An inflatable balloon 35 is placed between the tube 7 and the filter 14 so as, depending on whether it is inflated or deflated, to bring the filter 14 into its respective unfurled and furled positions.
In practice, as shown by FIGS. 5 to 9, the device 1 is introduced into said bodily vessel 50 by a percutaneous route and is slid along inside this vessel 50 until each of the series 11, 12 of blades is placed on one side of the native valve 55 that is to be treated (FIG. 5). This position is identified using the aforementioned marks.
When the device is in this position, the proximal part of the catheter 2 is situated in the heart, preferably in the left ventricle, while the aforementioned distal lateral openings are placed in a peripheral arterial vessel, preferably in the ascending aorta.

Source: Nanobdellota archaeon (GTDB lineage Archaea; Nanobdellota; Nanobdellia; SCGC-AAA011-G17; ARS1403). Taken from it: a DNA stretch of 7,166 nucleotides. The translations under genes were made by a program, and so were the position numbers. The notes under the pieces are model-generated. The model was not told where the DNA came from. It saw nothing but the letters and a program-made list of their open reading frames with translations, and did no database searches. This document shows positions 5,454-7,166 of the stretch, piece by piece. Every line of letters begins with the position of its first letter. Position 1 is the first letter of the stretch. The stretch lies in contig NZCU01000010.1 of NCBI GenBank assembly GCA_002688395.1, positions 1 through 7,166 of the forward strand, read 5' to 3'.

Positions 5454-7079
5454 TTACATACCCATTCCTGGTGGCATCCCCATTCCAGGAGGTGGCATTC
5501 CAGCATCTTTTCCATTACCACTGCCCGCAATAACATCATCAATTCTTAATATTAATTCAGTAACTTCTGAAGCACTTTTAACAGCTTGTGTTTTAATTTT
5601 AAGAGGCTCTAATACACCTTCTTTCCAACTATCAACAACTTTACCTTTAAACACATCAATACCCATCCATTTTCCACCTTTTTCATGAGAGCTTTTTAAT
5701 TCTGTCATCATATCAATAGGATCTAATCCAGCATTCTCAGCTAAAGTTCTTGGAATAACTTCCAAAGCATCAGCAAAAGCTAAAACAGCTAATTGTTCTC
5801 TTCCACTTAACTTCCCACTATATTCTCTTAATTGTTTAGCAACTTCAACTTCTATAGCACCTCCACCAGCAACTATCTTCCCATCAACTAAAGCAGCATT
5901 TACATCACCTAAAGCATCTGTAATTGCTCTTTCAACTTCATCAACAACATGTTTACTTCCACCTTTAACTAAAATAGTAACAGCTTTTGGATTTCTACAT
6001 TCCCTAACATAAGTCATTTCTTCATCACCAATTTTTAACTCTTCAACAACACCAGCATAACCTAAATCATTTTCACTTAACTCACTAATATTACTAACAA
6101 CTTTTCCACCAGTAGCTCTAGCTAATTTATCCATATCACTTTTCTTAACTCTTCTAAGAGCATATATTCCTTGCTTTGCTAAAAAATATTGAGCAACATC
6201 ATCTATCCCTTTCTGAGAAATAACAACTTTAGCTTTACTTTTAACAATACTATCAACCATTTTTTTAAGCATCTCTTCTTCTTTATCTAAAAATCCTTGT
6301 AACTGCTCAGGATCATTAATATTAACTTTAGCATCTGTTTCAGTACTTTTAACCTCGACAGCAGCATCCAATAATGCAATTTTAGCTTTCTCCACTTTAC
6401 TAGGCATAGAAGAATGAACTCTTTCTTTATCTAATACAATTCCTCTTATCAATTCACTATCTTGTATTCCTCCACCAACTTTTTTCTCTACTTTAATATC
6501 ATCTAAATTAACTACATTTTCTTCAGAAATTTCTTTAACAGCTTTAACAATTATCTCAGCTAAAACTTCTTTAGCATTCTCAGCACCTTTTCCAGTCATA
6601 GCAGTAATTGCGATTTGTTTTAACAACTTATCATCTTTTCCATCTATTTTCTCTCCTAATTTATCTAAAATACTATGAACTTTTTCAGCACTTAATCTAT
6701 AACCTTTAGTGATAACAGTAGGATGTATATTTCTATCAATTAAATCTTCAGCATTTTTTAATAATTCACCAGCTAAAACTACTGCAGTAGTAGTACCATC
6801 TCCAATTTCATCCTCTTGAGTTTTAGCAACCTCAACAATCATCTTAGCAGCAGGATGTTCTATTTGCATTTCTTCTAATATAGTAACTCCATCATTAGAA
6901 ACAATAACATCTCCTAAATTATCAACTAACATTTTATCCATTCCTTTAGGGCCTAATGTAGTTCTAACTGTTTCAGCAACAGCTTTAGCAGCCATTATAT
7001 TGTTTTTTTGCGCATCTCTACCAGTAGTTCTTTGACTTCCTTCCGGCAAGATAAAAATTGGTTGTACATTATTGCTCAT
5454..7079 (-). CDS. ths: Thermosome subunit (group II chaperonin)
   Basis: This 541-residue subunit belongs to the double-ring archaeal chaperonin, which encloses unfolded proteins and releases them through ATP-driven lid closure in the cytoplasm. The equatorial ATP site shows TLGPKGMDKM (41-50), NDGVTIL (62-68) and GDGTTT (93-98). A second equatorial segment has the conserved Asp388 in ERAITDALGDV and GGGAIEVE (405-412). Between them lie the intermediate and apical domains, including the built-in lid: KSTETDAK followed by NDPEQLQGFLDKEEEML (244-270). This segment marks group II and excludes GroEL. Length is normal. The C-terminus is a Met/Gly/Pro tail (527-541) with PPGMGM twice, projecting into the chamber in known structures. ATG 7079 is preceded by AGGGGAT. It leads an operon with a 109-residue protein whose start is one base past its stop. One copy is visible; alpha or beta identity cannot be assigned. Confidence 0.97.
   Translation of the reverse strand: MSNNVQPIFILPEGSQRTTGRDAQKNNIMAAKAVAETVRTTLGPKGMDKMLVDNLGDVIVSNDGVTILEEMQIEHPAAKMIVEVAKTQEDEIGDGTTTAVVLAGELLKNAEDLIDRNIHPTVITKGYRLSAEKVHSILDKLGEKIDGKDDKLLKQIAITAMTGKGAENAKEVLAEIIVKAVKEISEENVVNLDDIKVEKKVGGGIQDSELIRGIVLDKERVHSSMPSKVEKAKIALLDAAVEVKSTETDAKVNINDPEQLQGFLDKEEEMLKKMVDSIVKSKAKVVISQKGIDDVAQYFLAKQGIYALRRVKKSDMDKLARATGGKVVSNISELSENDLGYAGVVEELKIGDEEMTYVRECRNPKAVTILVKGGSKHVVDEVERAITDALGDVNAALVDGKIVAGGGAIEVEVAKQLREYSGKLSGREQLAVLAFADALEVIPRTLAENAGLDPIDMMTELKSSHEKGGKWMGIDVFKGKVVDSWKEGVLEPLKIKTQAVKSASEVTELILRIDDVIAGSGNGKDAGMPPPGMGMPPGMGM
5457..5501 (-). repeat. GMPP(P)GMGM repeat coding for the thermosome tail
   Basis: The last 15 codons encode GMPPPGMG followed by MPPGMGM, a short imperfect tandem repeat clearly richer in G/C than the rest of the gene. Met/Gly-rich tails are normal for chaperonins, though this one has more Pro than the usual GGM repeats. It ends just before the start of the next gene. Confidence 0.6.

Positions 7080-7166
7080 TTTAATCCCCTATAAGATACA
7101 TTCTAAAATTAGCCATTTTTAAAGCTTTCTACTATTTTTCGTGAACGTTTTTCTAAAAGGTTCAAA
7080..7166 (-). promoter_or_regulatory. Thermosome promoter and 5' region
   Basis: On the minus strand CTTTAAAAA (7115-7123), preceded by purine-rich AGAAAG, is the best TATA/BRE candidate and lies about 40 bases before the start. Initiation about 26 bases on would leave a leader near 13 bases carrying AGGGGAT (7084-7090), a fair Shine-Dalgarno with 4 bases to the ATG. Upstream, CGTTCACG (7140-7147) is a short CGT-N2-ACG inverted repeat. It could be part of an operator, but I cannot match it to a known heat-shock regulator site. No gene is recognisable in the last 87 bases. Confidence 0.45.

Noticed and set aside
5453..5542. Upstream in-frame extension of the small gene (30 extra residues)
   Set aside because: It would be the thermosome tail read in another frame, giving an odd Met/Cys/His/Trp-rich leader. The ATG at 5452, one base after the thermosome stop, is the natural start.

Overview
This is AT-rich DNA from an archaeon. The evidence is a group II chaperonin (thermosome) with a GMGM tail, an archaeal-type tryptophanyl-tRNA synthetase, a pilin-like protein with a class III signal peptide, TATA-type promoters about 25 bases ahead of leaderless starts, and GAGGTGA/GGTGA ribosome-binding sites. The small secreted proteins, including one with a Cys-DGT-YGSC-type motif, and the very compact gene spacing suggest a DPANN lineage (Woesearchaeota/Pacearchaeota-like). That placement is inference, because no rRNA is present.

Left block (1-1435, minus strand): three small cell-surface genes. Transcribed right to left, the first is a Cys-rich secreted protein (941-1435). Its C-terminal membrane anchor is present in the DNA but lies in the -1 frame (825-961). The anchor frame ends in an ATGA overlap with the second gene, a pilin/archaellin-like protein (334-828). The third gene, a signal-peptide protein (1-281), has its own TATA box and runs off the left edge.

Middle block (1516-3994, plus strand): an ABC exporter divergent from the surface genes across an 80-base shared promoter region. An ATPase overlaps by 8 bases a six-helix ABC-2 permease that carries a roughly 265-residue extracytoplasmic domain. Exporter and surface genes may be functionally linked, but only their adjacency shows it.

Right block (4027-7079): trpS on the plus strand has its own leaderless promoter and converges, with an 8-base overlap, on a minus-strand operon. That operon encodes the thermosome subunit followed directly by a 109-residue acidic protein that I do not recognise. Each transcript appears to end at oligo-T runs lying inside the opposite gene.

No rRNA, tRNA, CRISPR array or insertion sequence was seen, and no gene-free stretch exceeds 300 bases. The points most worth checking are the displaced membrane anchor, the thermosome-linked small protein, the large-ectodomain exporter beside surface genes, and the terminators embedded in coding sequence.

The balloons 13 and 35 are inflated in such a way as to cause blood to flow only through the passage 15 and prevent blood reflux during the ablation of the valve 55. A peripheral perfusion system is set in place to facilitate this flow.
The blades 30 of the two series 11, 12 are then deployed (FIG. 6) by inflating the balloons 31, then these two series 11, 12 are moved closer together by sliding the tube 6 with respect to the tube 7, until the valve 55 is cut through (FIG. 7).
The blades 30 are then returned to their furled position by deflating the balloons 31 while at the same time remaining in their close-together position, which allows the cut-out valve 55 to be held between them.